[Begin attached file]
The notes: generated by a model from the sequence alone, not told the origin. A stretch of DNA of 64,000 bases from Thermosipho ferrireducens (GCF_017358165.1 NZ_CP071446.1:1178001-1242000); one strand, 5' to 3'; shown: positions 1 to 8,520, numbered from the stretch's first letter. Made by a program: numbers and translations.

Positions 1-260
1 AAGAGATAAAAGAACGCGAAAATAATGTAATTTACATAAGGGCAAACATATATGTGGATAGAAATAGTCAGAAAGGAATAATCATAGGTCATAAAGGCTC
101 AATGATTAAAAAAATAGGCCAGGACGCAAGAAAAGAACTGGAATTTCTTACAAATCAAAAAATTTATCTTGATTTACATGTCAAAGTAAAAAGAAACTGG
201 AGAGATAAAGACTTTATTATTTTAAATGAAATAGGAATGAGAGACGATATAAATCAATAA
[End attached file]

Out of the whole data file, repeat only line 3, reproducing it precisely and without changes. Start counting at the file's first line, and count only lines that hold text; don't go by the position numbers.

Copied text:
1 AAGAGATAAAAGAACGCGAAAATAATGTAATTTACATAAGGGCAAACATATATGTGGATAGAAATAGTCAGAAAGGAATAATCATAGGTCATAAAGGCTC